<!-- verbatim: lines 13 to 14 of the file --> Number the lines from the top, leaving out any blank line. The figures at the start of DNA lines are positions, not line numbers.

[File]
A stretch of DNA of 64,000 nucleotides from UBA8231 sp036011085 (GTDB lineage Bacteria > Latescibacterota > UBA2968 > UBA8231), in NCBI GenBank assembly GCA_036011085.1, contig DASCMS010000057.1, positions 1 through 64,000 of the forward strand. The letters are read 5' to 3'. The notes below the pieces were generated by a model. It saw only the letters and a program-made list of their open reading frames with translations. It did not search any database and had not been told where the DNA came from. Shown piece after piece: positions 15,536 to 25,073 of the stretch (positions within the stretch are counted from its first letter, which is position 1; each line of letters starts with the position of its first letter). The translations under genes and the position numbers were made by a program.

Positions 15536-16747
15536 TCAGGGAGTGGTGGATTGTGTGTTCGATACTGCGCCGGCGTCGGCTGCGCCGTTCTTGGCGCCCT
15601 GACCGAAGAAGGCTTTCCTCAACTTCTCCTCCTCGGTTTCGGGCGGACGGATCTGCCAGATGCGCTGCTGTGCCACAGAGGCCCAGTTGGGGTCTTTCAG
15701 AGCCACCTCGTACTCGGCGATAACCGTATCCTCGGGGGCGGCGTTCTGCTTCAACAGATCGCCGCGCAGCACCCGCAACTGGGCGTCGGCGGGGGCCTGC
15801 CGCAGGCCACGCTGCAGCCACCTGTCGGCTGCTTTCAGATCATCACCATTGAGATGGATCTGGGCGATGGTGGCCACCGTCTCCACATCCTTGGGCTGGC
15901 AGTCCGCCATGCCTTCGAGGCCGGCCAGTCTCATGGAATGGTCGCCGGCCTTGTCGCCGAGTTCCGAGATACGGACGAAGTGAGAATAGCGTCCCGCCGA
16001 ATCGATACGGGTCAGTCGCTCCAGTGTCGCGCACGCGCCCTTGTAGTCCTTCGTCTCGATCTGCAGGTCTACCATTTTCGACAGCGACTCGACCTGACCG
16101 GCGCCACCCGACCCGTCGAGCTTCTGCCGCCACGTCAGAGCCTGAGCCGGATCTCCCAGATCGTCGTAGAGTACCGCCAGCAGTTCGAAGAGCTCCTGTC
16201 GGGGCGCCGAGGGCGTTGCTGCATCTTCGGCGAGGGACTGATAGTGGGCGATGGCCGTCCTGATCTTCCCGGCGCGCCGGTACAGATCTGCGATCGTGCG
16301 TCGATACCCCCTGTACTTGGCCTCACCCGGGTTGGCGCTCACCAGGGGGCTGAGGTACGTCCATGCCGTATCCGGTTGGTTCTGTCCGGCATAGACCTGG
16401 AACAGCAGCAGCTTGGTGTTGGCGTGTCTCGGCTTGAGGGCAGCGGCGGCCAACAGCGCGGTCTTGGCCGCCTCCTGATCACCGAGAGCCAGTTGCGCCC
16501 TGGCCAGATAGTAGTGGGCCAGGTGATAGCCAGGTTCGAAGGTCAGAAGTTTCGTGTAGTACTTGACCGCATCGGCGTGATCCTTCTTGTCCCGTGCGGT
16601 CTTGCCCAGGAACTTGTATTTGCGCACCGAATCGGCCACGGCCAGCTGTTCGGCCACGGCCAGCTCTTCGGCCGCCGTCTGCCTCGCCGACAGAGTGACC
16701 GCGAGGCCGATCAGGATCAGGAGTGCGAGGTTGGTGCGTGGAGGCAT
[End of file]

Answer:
16501 TGGCCAGATAGTAGTGGGCCAGGTGATAGCCAGGTTCGAAGGTCAGAAGTTTCGTGTAGTACTTGACCGCATCGGCGTGATCCTTCTTGTCCCGTGCGGT
16601 CTTGCCCAGGAACTTGTATTTGCGCACCGAATCGGCCACGGCCAGCTGTTCGGCCACGGCCAGCTCTTCGGCCGCCGTCTGCCTCGCCGACAGAGTGACC